Rep. John Carter’s $300 thousand income disclosure problem might impair the House Republican leadership’s plan to paint Democrats as ethically challenged. The centerpiece of the plan was for Carter to lead the attack against Rep. Charlie Rangel (D-NY).
As recently as Monday, Politico reported that they hoped to exploit Rangel’s dilemma for “maximum political advantage.”
Convinced that Rep. Charles Rangel (D-N.Y.) is on the ropes because of a tangle of ethical issues, House GOP leaders are debating whether to aggressively press for his removal as chairman of the Ways and Means Committee or try to drag out the controversy as long as possible for maximum political advantage.
House GOP leaders tapped Carter to introduce a resolution to strip Rangel of his Ways and Means Committee chairmanship on Oct. 7. Moments after Democrats defeated the resolution, Carter told Politico he wanted another chance.
Rep. John Carter (R-Texas), author of the Rangel removal resolution, said he will either offer it again “in a very short period” or offer a different resolution that is a “first cousin to the [Rangel] resolution.”
But, Carter said, “I don’t want to look like I am trying to overkill the Rangel issue.
“I don’t want to make people think that I’m some guy on some kind of witch hunt for Charlie Rangel,” he said. “I’m on a witch hunt only for stopping all this crap that goes on in Congress — and this is one example.”
Another example of “all this crap”, ironically, came Thursday from Carter himself, when he admitted that he failed to disclose nearly $300 thousand in gains from the sale of ExxonMobil stock in 2006 and 2007. Facing a stiff challenge from Temple lawyer Mary Beth Harrell, Carter’s multi-million dollar stake in Exxon became a campaign issue. By failing to follow the law, Carter was able to realize hundreds of thousands of dollars in gains without suffering the political consequences.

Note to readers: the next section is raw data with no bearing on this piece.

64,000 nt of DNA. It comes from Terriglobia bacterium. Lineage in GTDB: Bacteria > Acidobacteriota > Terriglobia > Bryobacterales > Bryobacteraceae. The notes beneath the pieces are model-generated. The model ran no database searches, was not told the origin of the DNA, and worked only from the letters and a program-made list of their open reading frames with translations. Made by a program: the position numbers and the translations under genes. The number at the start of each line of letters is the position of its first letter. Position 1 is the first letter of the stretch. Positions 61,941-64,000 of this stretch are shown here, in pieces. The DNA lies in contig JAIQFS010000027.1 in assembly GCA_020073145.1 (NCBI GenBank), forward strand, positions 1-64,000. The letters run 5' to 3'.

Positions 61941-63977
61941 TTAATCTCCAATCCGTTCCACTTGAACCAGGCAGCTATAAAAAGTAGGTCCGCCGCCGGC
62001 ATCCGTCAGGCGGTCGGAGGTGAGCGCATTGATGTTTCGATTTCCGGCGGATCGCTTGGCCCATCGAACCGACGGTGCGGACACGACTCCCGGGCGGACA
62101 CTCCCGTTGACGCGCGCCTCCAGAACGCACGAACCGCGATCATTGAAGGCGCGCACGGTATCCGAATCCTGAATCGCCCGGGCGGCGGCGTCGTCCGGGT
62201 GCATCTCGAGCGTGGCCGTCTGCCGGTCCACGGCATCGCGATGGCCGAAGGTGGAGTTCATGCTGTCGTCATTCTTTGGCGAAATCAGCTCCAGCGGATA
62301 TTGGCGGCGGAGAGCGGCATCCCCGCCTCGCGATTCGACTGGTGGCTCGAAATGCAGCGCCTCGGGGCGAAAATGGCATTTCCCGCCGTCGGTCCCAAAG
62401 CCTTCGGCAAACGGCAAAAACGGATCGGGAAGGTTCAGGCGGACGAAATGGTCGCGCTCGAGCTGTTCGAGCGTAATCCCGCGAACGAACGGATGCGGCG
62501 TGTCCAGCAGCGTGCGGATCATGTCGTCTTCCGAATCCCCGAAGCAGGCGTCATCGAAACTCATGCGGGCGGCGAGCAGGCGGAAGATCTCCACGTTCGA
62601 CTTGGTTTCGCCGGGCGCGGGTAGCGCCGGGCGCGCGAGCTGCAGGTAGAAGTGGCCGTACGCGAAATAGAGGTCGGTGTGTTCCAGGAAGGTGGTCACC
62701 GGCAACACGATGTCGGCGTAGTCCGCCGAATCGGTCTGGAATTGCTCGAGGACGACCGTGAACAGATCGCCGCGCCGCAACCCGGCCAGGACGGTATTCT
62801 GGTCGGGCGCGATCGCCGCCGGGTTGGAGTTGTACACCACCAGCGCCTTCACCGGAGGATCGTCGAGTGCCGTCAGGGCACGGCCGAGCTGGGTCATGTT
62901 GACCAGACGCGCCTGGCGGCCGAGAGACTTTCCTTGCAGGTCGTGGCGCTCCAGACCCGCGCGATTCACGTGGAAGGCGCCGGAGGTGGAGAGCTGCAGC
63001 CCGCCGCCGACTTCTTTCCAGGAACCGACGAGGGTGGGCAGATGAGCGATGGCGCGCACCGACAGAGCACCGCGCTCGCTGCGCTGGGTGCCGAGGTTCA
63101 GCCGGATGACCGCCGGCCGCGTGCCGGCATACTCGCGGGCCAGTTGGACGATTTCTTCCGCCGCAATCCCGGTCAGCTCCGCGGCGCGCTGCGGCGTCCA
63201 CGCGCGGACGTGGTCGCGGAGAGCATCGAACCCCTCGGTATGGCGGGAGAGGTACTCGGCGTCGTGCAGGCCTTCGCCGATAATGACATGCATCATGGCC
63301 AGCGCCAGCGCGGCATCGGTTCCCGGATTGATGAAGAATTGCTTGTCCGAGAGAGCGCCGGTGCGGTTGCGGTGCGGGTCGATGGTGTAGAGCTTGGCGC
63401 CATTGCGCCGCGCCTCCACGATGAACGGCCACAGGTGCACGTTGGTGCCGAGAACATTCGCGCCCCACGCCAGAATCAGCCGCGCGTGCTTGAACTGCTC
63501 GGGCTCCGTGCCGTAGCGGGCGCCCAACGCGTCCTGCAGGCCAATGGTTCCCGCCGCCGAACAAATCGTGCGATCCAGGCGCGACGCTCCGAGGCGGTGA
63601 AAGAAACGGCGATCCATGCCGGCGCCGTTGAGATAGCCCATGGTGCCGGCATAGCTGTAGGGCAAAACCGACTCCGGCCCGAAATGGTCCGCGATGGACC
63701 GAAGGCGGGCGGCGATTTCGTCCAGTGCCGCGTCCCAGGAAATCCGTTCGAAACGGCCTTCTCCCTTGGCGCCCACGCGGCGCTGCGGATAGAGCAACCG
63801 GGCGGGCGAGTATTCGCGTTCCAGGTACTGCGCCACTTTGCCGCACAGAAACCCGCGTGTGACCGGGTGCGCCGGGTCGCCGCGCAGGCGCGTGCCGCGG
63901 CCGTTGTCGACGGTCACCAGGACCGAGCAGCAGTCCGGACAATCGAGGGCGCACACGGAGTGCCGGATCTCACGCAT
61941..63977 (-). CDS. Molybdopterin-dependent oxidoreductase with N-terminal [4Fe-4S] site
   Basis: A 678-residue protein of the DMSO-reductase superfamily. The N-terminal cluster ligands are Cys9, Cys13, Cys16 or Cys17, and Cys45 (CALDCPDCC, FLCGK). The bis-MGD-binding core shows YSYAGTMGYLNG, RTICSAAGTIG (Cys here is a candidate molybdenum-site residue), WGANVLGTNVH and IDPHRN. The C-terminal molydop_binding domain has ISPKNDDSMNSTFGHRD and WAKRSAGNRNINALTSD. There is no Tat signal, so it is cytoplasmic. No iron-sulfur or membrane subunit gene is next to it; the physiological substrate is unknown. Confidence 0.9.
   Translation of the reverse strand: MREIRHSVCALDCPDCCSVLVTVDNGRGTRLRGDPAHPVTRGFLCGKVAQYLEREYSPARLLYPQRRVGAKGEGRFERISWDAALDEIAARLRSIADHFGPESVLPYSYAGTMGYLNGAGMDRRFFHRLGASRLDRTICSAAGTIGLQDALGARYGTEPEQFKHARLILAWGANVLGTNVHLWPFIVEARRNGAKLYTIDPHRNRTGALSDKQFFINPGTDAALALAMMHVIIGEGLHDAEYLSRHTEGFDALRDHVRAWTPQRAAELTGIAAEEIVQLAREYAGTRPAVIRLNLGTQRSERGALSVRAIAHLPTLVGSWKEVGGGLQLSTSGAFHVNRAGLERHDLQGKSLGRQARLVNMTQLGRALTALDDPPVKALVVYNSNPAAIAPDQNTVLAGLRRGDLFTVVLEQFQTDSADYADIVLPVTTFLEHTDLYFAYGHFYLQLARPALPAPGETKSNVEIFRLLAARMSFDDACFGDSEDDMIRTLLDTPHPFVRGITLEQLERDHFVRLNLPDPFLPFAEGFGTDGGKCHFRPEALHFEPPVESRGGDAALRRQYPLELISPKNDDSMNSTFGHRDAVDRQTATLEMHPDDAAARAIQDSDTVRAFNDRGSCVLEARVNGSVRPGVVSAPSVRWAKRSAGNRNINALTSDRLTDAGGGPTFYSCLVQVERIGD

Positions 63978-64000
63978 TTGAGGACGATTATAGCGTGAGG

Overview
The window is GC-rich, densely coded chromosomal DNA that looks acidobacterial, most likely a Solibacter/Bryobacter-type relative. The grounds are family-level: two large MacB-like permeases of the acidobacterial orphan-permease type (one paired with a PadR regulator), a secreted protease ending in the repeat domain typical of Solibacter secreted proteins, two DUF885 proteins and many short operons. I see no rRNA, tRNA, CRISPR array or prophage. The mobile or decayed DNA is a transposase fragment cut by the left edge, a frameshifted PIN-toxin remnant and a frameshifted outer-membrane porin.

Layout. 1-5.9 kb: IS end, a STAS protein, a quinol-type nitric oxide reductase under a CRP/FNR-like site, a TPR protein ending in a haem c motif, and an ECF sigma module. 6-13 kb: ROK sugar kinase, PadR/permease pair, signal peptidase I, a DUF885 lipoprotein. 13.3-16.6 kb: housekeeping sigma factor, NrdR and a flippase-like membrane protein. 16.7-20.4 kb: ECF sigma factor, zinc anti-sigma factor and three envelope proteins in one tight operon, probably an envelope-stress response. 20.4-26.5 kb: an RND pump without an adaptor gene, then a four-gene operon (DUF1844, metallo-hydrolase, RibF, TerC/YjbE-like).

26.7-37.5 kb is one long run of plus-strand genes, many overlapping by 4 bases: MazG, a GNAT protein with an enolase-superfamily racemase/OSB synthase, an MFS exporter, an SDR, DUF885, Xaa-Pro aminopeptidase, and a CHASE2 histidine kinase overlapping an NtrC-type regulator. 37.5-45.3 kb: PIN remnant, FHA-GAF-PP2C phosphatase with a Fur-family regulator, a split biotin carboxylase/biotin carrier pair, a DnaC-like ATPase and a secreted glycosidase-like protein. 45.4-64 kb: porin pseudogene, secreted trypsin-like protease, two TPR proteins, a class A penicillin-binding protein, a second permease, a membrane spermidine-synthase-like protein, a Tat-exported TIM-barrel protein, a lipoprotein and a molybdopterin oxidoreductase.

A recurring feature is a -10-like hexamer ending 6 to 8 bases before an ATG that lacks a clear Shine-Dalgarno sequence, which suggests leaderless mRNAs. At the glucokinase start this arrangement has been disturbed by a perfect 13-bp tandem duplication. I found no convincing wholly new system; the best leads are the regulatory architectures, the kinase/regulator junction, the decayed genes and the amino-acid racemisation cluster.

With a solid pro-Big Oil voting record that included votes to keep tax loopholes open, windfall gasoline profits from being taxed, and against climate change legislation that even Pres. George W. Bush supported; the story of hundreds of thousands in gains from selling ExxonMobil stock would have been extremely damaging. The evidence suggests that Carter lied to keep his job.
On Oct. 12, after his Rangel resolution failed, Carter told Human Events reporter Seth McLaughlin, “We cannot tolerate a double standard in this country, one for the common man and another for the rich and powerful.”
Thursday Boehner began damage control. He told Roll Call that “Carter was still an appropriate point man for Republican efforts to challenge Democrats on ethics issues.” Boehner’s defense consisted of equal parts “an error that many other Members have made”, “Those forms are very confusing”, and “The ethics committee gives advice to members and frankly … their advice appeared to [be] a mistake.”
Boehner also said, “The mistake he made is similar to one made by then-Senator Obama.” He was referring to Obama’s failure to report about $2,000 in capital gains from a stock sale in 2005. So Carter’s transgression is just like Obama’s; except Carter made $298,000 more profit.
Less than an hour after Roll Call published Boehner’s comments, he retracted his criticism of the House ethics committee.
“Mr. Boehner got some bad information,” (Boehner spokesman Michael) Steel said in an e-mail. “He had no intention of disparaging the important work the Ethics Committee is doing.”
With Boehner eliding his swipe at the Ethics committee, the GOP argument in defense of Carter amounts to: everybody makes that mistake because the forms are confusing. However, if “We cannot tolerate a double standard in this country”, then the same defense applies to Charlie Rangel.
Therefore, the enduring legacy of Carter’s “mistake” is to neuter a key GOP strategy, trumpeted Oct. 14 by Politico reporter Glenn Thrush:
House Republicans — even those who have enjoyed a good personal relationship with Rangel over the years — feel they have hit political pay dirt, leveraging his woes to accuse House Speaker Nancy Pelosi (D-Calif.) of reneging on promises to “drain the swamp” of congressional corruption.
Carter said, “Either this House repairs this damage, or the American people will have to replace this House.” Perhaps voters in Texas’ 31st Congressional District can follow up on that statement next November.